Full of eerie elegance and the underlying mysterious spirit of Japanese culture, these four Japanese ghost stories are performed by award-winning author and storyteller Rafe Martin in his engaging and inimitable style. The collection begins with "The Boy Who Drew Cats", a tale about the power of faith in one's own creativity, and continues with "Kogi", a dream vision in which the listener becomes a whale. The other two stories are "Urashima Taro", a story about a character we might know better as Rip Van Winkle, and "Ho-ichi the Earless", a truly classic hero's adventure story.
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"Rafe Martin's convincing delivery and excellent timing cast listeners under the spell of Japan in these four unusual tales." (Booklist)
The stories are great, and even his way of telling it is fine (perfect for very young children, humorous for the rest of us). Sadly, the music in the background gets way too loud at points, and I had to listen again to try to make out the words of the tale over the sounds. Much as I love the tales, I wouldn't recommend this audiobook.
Addicted to books in all forms.
First the good part, the stories were lovely and well written. This is one audiobook I wish I had read and not listened to. Even if it was meant for children, I think it was meant more as a play and not something you can listen to without the occupying ridiculous gestures. With those exaggerated gestures to go with his over the top tones it would have been charming. But with just his voice shrieking in my ear I was distracted and agitated. Also the beginning and ending of almost every story was lost in the music, which was also distracting. In the end I think it is the wrong recording for an audiobook, but I would take children to see it on stage.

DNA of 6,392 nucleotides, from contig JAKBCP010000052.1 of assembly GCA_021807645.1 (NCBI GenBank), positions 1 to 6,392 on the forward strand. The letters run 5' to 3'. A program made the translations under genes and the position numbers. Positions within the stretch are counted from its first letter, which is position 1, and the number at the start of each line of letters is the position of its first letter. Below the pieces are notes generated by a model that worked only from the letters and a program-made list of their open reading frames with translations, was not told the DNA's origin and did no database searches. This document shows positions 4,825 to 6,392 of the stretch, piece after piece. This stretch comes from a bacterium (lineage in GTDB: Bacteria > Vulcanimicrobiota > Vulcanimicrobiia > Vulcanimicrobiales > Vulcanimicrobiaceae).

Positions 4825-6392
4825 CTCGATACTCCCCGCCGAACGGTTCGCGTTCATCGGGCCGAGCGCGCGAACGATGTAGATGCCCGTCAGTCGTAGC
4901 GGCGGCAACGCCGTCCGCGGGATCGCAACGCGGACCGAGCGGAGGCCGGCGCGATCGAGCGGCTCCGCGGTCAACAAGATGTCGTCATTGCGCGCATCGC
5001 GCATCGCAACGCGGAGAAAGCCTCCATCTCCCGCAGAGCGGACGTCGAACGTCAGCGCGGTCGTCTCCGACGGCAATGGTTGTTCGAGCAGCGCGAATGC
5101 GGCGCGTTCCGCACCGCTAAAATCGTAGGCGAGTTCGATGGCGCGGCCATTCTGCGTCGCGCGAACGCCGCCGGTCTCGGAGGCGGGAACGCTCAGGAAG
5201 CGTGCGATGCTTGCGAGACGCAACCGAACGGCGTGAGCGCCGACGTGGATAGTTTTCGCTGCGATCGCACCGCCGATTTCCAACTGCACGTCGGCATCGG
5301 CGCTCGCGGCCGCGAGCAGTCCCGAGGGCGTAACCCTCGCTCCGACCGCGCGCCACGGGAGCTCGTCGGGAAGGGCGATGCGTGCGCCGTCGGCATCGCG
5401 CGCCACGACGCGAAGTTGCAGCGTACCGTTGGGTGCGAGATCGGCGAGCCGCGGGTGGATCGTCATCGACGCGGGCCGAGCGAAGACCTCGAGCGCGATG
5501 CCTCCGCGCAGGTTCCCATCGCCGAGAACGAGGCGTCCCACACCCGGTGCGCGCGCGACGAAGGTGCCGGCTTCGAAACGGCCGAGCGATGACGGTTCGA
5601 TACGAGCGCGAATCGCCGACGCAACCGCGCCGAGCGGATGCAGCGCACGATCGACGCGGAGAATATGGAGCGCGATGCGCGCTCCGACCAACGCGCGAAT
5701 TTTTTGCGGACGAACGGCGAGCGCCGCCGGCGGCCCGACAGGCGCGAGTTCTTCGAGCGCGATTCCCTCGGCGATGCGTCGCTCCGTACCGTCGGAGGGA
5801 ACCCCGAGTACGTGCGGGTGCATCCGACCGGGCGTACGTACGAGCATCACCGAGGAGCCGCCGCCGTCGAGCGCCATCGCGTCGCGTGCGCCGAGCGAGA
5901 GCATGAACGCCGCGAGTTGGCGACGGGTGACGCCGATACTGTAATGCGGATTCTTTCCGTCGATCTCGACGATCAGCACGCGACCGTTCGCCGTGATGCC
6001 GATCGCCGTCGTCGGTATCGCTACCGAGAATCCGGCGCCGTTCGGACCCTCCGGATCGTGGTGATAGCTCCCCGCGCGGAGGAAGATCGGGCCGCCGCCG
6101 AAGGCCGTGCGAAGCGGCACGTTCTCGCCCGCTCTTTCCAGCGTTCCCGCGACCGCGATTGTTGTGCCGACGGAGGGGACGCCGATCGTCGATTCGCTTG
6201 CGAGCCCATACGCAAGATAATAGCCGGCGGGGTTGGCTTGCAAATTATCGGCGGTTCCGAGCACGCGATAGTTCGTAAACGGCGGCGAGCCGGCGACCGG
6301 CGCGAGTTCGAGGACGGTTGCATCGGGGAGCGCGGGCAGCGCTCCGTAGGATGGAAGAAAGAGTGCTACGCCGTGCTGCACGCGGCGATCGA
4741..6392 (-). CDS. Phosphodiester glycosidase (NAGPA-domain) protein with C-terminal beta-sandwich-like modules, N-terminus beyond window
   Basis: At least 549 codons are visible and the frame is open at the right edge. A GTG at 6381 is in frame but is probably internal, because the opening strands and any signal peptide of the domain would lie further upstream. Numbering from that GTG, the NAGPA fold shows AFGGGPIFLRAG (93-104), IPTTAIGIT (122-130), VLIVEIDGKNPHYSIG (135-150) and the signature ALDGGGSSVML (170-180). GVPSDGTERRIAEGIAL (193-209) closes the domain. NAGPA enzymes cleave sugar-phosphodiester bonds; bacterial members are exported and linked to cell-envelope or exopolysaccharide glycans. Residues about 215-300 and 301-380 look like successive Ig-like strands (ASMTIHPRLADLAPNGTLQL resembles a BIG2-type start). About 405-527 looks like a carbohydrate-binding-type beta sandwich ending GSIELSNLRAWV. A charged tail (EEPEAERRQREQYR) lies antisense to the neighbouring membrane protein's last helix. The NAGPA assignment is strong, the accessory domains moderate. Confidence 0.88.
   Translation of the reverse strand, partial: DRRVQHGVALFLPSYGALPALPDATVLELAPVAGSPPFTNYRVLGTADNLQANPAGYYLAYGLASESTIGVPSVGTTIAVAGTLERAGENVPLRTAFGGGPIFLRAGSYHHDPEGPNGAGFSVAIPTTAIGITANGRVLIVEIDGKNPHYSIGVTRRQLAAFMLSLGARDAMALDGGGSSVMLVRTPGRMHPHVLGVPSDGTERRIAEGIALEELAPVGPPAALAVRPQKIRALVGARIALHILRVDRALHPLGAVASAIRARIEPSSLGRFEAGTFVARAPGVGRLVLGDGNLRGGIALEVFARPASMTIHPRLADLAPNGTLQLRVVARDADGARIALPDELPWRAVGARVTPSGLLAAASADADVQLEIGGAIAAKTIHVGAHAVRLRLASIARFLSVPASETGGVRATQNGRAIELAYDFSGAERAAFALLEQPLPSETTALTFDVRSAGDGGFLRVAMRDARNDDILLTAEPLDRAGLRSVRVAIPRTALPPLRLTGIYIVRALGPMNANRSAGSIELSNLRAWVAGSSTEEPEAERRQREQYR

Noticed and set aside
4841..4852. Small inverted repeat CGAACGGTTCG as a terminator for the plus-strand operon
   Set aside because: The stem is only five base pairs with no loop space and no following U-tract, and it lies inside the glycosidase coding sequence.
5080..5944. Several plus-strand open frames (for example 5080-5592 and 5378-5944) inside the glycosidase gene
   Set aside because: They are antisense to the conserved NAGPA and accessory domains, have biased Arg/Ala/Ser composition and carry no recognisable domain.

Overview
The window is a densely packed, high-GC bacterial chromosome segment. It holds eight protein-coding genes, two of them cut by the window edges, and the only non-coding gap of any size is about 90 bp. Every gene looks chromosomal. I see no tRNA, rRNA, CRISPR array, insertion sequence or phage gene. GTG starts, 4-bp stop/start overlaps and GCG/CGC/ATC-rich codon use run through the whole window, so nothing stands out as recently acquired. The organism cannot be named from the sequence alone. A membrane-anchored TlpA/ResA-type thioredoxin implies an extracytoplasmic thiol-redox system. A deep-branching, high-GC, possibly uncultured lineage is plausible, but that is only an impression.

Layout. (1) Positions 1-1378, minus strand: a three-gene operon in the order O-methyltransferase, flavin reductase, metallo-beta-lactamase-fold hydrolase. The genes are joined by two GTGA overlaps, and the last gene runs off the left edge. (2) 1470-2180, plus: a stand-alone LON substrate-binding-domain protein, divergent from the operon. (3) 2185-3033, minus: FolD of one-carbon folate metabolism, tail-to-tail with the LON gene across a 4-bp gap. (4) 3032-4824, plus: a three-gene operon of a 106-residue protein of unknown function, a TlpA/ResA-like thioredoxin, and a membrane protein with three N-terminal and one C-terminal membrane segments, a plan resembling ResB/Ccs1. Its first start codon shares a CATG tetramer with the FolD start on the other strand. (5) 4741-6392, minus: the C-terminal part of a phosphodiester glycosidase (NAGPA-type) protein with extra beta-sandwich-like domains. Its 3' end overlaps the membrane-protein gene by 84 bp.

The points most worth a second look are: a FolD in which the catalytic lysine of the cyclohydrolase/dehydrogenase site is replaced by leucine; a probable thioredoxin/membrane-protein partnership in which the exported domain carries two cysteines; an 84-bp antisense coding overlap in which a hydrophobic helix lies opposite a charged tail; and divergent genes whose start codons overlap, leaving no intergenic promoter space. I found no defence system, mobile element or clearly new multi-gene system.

I am extremely dyslexic and if it was not for audio books I probably would never read. I travel a lot and love to have a audio book playing
I really enjoyed the stories and the performance but the music that introduced each new story was way to loud and drowned out the narrator's voice.
interesting Ancient haunting
Chinese Tales, In Ghostly Japan and early Poe's work.
The work is worn and rough in places. This might be do to the retelling of tails. They are good though and can compare with Poe when he was starting. Their is no intense moments with blood every wear, but a good ghost/mild horror story.
The stories are in the same vain as Chinese Tales and In Ghostly Japan. Slow and with a warning to look out for Yokai everywhere (The ever present all is not as it seems tails.)
In the shadows they leark
The Tales are good and can stand the test of time. While some are transparent others are not. The use of the background music is atrocious it covers the start of the story so you can not hear it as well as the ends. If you are interested in this kind of story from the region it is worth listing to.
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